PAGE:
Monday, November 12, 2007
In an interesting story on the relationship between teen delinquency and sex (long story short: people who concluded early sex caused delinquency unsurprisingly failed to control for genetics and were led astray) I saw this little bit:
A recent study by Scottish researchers asked whether the higher IQs seen in breast-fed children are the result of the breast milk they got or some other factor. By comparing the IQs of sibling pairs in which one was breast-fed and the other not, it found that breast milk is irrelevant to IQ and that the mother's IQ explains both the decision to breast-feed and her children's IQ.Now, this is interesting in light of the recent study claiming to find a gene-environment interaction between breast-feeding and a particular gene. The source for the claim that breast-feeding has no effect on IQ is here. I went back and looked at the recent paper's attempts at controlling for maternal IQ. Statstically, this is not a difficult thing to do-- a linear regression of child IQ on maternal IQ, breast feeding status and genotype can easily be compared with a model that includes a breast feeding staus X genotype interaction.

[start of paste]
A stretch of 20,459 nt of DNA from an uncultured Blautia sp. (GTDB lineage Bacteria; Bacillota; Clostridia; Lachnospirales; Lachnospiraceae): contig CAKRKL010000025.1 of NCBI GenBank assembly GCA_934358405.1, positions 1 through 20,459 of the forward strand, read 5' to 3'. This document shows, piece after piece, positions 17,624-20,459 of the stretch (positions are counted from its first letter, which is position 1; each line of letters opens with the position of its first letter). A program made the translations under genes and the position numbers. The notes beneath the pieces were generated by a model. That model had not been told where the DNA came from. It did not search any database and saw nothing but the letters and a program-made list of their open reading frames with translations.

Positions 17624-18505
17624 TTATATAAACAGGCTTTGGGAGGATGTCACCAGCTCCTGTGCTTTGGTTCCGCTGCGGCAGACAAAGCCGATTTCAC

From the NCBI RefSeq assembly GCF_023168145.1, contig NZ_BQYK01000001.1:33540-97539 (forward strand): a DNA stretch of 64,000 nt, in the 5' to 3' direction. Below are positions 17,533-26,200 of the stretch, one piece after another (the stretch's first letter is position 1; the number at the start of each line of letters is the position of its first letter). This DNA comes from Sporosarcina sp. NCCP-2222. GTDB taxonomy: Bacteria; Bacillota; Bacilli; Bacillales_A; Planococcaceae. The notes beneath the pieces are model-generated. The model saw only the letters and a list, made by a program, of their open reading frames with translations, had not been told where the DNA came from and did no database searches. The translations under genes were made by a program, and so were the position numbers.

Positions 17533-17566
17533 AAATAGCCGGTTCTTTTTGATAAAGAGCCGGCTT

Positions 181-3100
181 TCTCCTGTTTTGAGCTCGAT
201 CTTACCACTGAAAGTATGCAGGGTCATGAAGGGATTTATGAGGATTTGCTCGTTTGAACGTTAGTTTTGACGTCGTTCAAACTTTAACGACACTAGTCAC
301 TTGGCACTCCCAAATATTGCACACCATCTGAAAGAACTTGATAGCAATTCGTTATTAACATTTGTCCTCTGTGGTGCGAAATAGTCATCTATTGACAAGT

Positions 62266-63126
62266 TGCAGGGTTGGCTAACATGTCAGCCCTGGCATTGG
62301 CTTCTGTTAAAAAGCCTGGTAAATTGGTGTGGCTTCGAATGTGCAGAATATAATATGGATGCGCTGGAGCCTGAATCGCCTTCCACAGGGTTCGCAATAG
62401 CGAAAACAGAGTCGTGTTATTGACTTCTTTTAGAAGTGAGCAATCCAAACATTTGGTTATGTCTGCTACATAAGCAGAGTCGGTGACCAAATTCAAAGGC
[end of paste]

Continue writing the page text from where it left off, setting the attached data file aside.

The authors don't do this standard analysis, however--they only include a cryptic note explaining that there is no significant "interaction" between the SNP in question and maternal IQ. It's not the interaction term that's interesting, of course; it's whether the marginal effect of maternal IQ removes their already tenuous claims of an interaction between breast feeding and genotype. One gets the distinct feeling that some unfavorable results are being swept under the rug. Combine this, plus the study above, then add your prior probability that by genotyping two (2!) SNPs in the entire genome you'll find a real gene-environment interaction, and, well, it's not a stretch to say the authors haven't quite demonstrated what they think they have.